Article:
ADHD symptoms were measured using a questionnaire that is often used in research as well as clinics to measure the severity of ADHD symptoms. This questionnaire measure the main problems associated with ADHD such as problems with attention, hyperactivity and impulsivity. These are symptoms that are measured to assess if someone has an ADHD diagnosis. The study used the combination of the inattention and hyperactivity part of the questionnaire as main outcome to measure if participants improved in their ADHD symptoms after microdosing. Scores equal or higher than 65 can indicate severe clinical ADHD symptoms. On average, the sample scored 77.6 at baseline, 67.3 after two weeks and 62.3 after four weeks of microdosing, this was a drop in ADHD symptom scores of 8.7% and 7.4%.

Let’s take a closer look at wellbeing too. 

Wellbeing can be seen as a degree of feeling happy, calm, relaxed, active, and involves having things in life that interest you or you enjoy doing. Considering that the average wellbeing of other West-European countries was measured to be around 60, the participants scored on average lower on wellbeing at baseline with a score of 42.3, but increased in wellbeing towards more normal levels of wellbeing after microdosing, with a score of 59 after two weeks and 60 after four weeks of microdosing. Compared to baseline, participants improved in wellbeing scores with 39.5%. The decrease in ADHD symptoms and the increase in wellbeing were associated with each other; so the larger the decrease in symptoms, the larger the increase in wellbeing.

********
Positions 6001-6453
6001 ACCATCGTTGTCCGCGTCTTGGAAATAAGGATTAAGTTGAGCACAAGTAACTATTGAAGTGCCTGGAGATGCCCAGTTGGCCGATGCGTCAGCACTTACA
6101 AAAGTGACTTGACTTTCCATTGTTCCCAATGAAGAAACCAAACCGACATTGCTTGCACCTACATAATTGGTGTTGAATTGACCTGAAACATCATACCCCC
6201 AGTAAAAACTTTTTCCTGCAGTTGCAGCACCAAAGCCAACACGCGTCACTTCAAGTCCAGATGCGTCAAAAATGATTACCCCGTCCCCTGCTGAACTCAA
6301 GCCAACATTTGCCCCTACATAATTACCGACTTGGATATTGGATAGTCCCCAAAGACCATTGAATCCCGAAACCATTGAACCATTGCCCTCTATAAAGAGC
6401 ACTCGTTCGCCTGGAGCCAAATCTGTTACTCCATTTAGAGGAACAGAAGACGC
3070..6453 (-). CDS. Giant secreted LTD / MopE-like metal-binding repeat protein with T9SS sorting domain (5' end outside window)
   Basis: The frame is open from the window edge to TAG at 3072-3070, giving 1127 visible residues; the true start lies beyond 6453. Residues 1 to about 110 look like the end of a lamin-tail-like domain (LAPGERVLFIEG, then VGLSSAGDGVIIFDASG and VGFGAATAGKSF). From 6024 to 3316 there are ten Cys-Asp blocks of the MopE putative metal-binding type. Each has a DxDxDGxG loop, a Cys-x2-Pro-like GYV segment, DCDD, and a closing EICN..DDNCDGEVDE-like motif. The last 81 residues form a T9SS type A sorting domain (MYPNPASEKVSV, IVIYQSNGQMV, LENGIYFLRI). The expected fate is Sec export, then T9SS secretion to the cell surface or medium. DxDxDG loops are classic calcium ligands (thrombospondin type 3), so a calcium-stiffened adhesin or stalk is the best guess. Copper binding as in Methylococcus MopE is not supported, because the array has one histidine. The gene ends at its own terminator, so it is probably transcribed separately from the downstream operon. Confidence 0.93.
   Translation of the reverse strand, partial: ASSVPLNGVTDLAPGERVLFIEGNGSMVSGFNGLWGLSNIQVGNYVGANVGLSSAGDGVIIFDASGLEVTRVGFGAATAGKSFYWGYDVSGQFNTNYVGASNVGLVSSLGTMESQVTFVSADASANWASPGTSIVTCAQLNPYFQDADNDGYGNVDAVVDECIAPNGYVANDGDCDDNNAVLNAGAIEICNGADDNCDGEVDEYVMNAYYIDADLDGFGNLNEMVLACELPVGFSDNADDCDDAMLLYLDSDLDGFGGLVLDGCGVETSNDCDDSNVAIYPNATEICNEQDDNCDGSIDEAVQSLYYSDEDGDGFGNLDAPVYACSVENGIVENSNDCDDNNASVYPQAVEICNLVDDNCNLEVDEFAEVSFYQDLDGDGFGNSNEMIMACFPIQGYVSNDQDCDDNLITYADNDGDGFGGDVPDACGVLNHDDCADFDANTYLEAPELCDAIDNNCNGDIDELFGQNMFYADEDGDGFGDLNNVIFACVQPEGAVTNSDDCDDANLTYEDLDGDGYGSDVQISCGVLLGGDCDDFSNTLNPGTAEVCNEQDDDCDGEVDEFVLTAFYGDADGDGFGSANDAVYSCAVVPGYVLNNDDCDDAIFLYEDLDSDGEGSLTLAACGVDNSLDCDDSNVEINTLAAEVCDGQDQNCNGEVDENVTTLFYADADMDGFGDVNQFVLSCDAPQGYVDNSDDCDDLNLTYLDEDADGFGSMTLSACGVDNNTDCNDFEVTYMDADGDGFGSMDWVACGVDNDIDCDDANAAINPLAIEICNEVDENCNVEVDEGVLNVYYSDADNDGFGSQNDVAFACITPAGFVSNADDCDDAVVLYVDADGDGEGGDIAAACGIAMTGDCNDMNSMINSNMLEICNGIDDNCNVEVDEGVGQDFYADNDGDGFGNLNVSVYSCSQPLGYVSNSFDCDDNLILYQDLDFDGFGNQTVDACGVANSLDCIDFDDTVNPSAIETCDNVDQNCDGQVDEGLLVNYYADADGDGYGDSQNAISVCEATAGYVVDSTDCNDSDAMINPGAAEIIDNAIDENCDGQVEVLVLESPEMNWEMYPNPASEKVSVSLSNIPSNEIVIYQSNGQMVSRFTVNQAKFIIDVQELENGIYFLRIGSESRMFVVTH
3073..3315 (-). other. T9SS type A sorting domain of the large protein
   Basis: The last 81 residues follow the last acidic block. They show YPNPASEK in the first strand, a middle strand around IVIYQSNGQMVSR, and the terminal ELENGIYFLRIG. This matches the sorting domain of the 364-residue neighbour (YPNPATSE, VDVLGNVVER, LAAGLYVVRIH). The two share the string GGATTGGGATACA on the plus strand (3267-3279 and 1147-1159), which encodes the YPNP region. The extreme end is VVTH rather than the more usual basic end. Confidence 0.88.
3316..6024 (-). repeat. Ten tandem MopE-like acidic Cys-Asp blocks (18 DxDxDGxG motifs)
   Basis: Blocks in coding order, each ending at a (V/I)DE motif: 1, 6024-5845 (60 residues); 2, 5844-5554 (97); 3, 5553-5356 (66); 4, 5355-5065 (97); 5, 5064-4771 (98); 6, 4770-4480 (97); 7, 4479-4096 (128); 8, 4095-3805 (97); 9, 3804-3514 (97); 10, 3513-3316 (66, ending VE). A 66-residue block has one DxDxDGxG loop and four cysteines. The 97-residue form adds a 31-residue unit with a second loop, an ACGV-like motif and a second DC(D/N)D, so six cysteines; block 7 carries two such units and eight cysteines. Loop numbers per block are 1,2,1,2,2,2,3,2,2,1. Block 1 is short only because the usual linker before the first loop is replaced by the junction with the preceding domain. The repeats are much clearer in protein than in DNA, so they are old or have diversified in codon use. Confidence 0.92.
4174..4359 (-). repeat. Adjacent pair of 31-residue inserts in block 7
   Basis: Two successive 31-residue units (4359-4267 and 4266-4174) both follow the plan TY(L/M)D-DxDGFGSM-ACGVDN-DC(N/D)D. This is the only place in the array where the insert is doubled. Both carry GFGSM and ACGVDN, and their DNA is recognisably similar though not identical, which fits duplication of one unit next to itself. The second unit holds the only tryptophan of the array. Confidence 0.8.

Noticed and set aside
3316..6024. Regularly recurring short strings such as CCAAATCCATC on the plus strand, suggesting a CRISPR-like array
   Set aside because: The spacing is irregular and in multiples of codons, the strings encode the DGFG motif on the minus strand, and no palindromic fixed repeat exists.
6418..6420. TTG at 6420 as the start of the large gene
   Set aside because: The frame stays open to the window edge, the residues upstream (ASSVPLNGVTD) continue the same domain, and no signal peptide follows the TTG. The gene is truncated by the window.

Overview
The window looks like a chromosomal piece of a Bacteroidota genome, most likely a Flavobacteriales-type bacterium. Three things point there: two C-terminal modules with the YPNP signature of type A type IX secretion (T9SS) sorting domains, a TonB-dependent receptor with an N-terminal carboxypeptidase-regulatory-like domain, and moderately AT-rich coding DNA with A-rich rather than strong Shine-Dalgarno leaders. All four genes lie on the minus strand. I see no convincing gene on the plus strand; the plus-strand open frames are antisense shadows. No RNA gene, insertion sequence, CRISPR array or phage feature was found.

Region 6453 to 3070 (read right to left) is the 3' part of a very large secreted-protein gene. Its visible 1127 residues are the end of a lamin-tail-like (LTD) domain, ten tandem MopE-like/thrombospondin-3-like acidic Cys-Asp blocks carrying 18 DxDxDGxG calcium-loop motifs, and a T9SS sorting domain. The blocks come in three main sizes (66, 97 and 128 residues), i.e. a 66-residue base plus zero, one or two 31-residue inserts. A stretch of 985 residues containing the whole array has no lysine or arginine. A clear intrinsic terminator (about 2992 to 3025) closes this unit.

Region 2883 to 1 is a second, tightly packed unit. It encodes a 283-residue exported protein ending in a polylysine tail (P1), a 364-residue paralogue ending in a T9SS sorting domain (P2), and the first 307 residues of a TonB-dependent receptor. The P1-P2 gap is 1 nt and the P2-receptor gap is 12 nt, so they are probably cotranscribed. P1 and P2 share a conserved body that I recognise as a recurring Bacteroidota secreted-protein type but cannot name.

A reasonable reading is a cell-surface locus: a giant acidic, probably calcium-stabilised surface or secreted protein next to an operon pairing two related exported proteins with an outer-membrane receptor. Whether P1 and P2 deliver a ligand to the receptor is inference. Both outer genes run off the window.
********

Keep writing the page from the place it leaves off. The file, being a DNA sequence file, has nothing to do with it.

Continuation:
Microdosing as an alternative to ADHD medication

Common ADHD treatments in adults mainly include the use of stimulants, such as methylphenidate and amphetamine, and some non-stimulants, such as atomoxetine (Cortese et al., 2018). 

Overall, it is determined that these medications can be effective for treating the symptoms of ADHD; however it is common for patients to stop using traditional ADHD medications after several months, many citing that the side-effects of these medications over shadow the benefits. There is also a segment of adults with ADHD who do not experience any beneficial effects of the conventional ADHD medication at all.

In this study, the researchers checked if using standard ADHD medication influenced the change in ADHD symptoms and wellbeing after microdosing and saw that after two weeks of microdosing, individuals who did not use standard medication alongside their microdoses showed a larger decrease in ADHD symptoms compared to participants who used standard medication alongside microdosing. However, after four weeks of microdosing, there was no difference between these individuals; all seemed to have decreased in ADHD symptoms to the same extent.

For wellbeing there was no influence of standard medication at all.

Final thoughts

The study has limitations including the fact that participants were self-selected and had to source and measure their own microdose; additionally a placebo-control was not utilized. However, results of the study do warrant further research on the potential of microdosing to be a supportive tool for helping adults manage or relieve symptoms of ADHD and suggest that anecdotal reports may be substantiated.


Have you microdosed to support symptoms of ADHD? Your story can be of great value to others. Join our community on Discord or Facebook and share your story!

This study shows how scientific research and the people who directly benefit from it, can support one another. Many of our community members with ADHD have participated in the experiment. In the name of science, a big thanks to everyone who has participated.